Within 40 minutes of killing Ludgate, Palma picked up sex worker Shawn Keegan, 19, who was in the trade on the corner of Homewood Avenue and Carlton Street. Palma drove Keegan to an apartment building. A witness wanted to tell police he saw Palma and a young man fighting at the top of a stairwell in the parking lot. Palma pushed the teenager down the stairs, heard the court, and then shot him in the head. Shot him again when Keegan appeared to be alive.

Just a few minutes later, Palma crossed paths with his third victim, Thomas (Deanna) Wilkinson, 31, who was walking along Homewood. A resident nearby heard a man shout, “You pig!” and then a shot. Wilkinson’s body – also shot in the head – was not found until the next morning.

In an insane two-hour savagery, Palma had turned himself into a serial killer.

The city was amazed as officers raced from one murder scene to another and a dragon net was thrown over Toronto. However, it was not long before detectives identified a suspect, several people recognized Palma’s truck around his murder scene.

I remember sitting in the backyard of his parents’ home during the manhunt when they insisted the police had made a mistake; that their son, who had no criminal record, would never have done such a terrible thing. His mother – she gave Palma an alibi and claimed he had been at their home that night – also told an Italian newspaper: “Marcella has a beautiful wife. He had no reason to interfere in the street rubbish.”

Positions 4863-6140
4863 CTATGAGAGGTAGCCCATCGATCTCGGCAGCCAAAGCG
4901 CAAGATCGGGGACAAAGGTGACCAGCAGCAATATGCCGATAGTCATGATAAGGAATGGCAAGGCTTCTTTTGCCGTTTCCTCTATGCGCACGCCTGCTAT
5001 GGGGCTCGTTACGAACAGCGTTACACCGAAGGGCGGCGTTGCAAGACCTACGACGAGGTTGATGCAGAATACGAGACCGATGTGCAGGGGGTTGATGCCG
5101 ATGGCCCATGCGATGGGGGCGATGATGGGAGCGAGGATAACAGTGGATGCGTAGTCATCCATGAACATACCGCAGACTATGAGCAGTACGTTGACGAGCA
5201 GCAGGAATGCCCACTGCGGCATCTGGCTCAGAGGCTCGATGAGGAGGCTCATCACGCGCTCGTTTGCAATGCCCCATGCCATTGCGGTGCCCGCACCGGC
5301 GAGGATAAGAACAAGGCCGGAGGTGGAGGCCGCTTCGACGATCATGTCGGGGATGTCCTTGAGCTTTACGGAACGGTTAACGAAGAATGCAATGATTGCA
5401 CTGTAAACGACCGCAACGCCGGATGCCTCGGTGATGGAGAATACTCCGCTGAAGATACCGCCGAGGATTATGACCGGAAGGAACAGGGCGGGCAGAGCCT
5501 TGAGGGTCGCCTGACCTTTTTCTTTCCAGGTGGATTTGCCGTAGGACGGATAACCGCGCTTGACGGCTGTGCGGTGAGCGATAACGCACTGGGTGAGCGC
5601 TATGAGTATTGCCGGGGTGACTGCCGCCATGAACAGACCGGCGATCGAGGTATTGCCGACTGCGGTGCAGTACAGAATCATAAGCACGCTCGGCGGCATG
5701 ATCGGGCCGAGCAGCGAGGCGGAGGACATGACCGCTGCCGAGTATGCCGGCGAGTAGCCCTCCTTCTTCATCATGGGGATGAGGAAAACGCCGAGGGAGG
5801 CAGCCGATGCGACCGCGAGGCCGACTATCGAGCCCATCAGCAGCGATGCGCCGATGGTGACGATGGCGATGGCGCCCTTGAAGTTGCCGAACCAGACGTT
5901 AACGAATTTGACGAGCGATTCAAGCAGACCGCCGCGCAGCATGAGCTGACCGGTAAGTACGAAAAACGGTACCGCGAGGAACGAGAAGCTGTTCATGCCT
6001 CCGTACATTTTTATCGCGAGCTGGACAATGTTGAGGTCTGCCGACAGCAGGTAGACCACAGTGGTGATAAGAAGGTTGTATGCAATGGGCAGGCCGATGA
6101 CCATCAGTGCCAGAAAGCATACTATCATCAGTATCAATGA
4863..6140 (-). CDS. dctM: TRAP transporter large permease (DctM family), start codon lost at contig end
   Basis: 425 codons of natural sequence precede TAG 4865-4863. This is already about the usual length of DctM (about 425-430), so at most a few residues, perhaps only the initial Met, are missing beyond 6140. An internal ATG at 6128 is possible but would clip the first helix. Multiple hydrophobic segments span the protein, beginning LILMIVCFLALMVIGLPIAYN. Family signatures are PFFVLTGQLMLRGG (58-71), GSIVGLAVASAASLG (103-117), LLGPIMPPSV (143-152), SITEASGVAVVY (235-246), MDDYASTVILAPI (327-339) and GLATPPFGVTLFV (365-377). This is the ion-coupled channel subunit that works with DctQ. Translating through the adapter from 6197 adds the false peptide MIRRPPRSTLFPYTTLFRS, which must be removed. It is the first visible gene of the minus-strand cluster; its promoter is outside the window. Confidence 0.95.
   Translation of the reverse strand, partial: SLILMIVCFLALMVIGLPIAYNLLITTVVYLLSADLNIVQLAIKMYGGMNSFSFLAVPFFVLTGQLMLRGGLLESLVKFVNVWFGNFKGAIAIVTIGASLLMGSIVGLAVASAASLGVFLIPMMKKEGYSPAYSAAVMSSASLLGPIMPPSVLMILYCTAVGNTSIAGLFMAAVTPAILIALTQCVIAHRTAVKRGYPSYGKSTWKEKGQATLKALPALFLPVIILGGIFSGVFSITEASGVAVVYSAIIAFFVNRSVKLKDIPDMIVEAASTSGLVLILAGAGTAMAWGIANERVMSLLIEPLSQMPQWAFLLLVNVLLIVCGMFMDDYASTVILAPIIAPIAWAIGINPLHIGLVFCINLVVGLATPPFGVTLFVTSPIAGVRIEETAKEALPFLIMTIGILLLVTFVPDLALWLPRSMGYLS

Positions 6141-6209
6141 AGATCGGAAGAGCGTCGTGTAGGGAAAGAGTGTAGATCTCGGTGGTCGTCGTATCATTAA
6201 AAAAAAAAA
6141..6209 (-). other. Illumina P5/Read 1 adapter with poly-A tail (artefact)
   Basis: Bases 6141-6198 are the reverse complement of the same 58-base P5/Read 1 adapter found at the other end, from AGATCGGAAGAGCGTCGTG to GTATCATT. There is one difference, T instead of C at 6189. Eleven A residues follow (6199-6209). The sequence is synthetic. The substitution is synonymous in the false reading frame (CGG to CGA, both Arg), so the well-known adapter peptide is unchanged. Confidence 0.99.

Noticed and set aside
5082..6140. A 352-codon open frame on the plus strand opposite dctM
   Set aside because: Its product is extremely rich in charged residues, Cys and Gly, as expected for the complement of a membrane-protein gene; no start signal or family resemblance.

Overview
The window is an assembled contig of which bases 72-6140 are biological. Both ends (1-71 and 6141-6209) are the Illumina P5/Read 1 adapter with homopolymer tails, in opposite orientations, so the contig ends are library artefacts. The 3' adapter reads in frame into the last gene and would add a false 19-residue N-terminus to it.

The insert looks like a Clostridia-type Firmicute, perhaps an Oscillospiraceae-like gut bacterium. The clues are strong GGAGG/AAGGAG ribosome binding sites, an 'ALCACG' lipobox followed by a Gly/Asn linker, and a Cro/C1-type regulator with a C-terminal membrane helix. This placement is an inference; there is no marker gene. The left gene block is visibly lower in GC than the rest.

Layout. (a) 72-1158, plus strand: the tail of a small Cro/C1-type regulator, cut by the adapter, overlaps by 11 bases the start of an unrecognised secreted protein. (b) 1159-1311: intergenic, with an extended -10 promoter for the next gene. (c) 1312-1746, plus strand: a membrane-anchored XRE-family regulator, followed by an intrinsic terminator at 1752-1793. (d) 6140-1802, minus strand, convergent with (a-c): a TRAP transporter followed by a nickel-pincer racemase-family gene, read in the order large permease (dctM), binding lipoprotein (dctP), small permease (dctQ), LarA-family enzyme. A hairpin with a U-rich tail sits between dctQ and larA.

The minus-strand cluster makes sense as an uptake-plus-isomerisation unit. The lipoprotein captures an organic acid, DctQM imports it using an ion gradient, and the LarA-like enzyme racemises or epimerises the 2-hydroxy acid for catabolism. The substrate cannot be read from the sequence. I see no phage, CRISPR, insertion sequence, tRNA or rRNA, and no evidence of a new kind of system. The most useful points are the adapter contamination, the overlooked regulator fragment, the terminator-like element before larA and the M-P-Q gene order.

Police tracked Palma to Montreal and then Halifax, where he was arrested without incident while sitting at the ferry dock.

A ridiculously lengthy hearing – five years, held in jewelery to accommodate the availability of lawyers and psychiatric experts – presented duel versions of the accused. Hard-working family man, suicide depressed under the stress of marital conflicts, a victim of childhood sexual abuse by a school principal, frequent customer of transgender Toronto sex workers, with a trigger rage – he once held a gun to his wife’s head. Shrinks called to stand by defense and prosecution had conflicting opinions. Palma was diagnosed as either having a borderline personality disorder with depressive and paranoid tendencies or a narcissist blaming everyone else for his mistakes.

An agreement on facts did not dispute that Palma had murdered the sex workers, but defense attorney Eddie Greenspan, who claimed the killing was due to a “brief psychotic episode” while in a disassocial state, asked Watts to declare Palma not criminally responsible. Watts ruled against the NCR application.

Palma, now 56, was not heard from again before the probation board met earlier this month.

Palma told the panel he intends to upgrade his trading skills, find a job and help with his elderly mother’s needs.

Can a sexually sadistic serial killer be rehabilitated, considered harmless?

Heaven help the board if they were wrong.

Rosie DiManno is a Toronto-based columnist covering sports and current affairs for Star. Follow her on Twitter: @rdimanno